It was blasphemous really. Here I was, living the Kathmandu dream and gallivanting around Europe. Yet all I could think about was home. And how nice it would be to just… sit… still. Sleeping outside train stations, paying for cold showers and eating jam for lunch ceased to carry an exotic charm. Now, home was officially three days away. Landing in Singapore, I sprinted off the plane as fast as my jet-lagged, jelly-like legs could carry me. It helped that my sister was there to greet me at the other end and thus had already sorted out a hostel, transport, dinner and other niggling minor details. I was quite happy to hang up my travel-worn Girl Guide sash and just let her lead the way. I barrelled into her arms in a sort of quasi-wrestling move. The poor bewildered sister was momentarily stunned to be accosted by the beady-eyed, long-haired, unwashed, raggedly-clothed wildebeest that I was. I believe she took a moment or two to recognise her own flesh and blood.
And so began my three day stopover in Singapore. My previous experience with Eastern culture was severely limited to the numbers 14, 22 and 23 at my local Chinese restaurant. But lucky for me, older and wiser sis could explain the basics. Rule number one: littering, spitting and jaywalking are criminal offences (and I do NOT want to offend the criminals). Rule number two: steer clear of the frog ovary soup. Rule number three: ‘democracy square’ sits next to the police station and is perhaps not the best forum for free speech.
Over three days I discovered a few gems. The ‘no trespassing’ sign that graphically depicted a stick figure trespasser riddled with bullets was particularly amusing/ terrifying. Also, Chinese opera is not for the faint-hearted or hearing-abled as it would seem.
The great thing about the Lion City is its cultural diversity. Singapore has long attracted foreign attention from China, Britain, Malaysia, India and Japan. It belies a colourful, if not turbulent, history that stretches back to the 14th Century. Which is all very nice, but more importantly has today resulted in a myriad of culinary delights. This is particularly true if you explore the less-touristy food courts. That is, the ones with concrete floors, potent aromas and which lack both English menus and air conditioning. At such eateries a massive dorsai (Indian pancake) may set you back $2 or sugar cane juice all of $3. Hence the need for expandable pants. You have been warned.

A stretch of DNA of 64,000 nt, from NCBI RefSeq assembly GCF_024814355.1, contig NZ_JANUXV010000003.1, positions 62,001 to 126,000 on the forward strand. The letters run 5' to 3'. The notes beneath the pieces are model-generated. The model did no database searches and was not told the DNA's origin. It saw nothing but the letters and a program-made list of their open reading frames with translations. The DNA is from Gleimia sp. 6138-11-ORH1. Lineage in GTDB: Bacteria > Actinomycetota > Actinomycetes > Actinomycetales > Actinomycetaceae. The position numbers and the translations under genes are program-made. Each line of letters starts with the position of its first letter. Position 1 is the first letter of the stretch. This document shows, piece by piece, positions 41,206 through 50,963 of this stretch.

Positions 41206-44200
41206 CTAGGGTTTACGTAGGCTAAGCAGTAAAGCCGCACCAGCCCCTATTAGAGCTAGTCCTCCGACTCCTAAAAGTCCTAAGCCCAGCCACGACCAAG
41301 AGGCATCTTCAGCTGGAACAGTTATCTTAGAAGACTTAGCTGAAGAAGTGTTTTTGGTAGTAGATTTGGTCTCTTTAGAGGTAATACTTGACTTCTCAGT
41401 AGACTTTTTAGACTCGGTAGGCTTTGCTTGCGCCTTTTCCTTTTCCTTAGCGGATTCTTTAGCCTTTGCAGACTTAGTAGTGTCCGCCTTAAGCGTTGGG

The city’s architecture likewise encapsulates Singapore’s multifaceted history. Temples of Chinatown contrast to Little India’s mosques, while colonial buildings stand against the super-sized, squeaky-clean, fluorescent malls of Orchard Road. Given its recent economic surge, Singapore also hosts its share of slick high rise towers and quirky modern buildings to pronounce its rising prominence on the global stage.
In between meals, big sis and I meandered around various parts of the city. In Chinatown we held up the Asian sized jeans and cursed our Kiwi thighs. As compensation we each bought more rip-off t-shirts than we had friends to pawn them off to. And possibly more that what the Air New Zealand baggage Nazis would allow. But they were so cheap!” we reasoned. Besides, I follow the ‘why buy one when you can buy ten and save a dollar’ ethos when it comes to shopping.
In Little India we chanced upon the Deepavali festival. Negotiating our way through the markets was an experience itself. The heady aromas of incense and spices coalesced in the tropical heat and intensified with the sheer volume of human bodies. Indian pop music rang out from a loud speaker and the crowds jostled in a psychedelic rainbow of saris. I couldn’t have been further removed from a wintry Lambton Quay if I’d tried.
Gorging and rubbing my Buddha-belly left little time for touristy things. My parents had encouraged a visit to Sentosa Island for its theme parks, butterfly sanctuary and other such tourist traps, but we chose more random wanderings for a slightly more local experience. We stumbled across amazing temples, met a particularly uncharming snake charmer, had our hands henna-d and sampled yet more local cuisine. This time a dessert of shaved ice, flavoured with corn, red beans and jelly, yes, together…in the same bowl. We also visited one of the many game arcades and posed for our very own personalised trading card. We didn’t stay too long. Everything was neon, blinking, beeping and I was on the verge of suffering an epileptic fit. Just imagine Time Zone on speed and you’re about halfway there.
On the morning of day three we were struck by a short burst of torrential rain. My first monsoon! This completed my brief Singaporean experience. The city was hot, humid, shiny, clean, bustling, intense and an arena for competing smells, sounds, tastes and views. It was an absolute delight (said my belly). And not once in three whole days had I thought of home.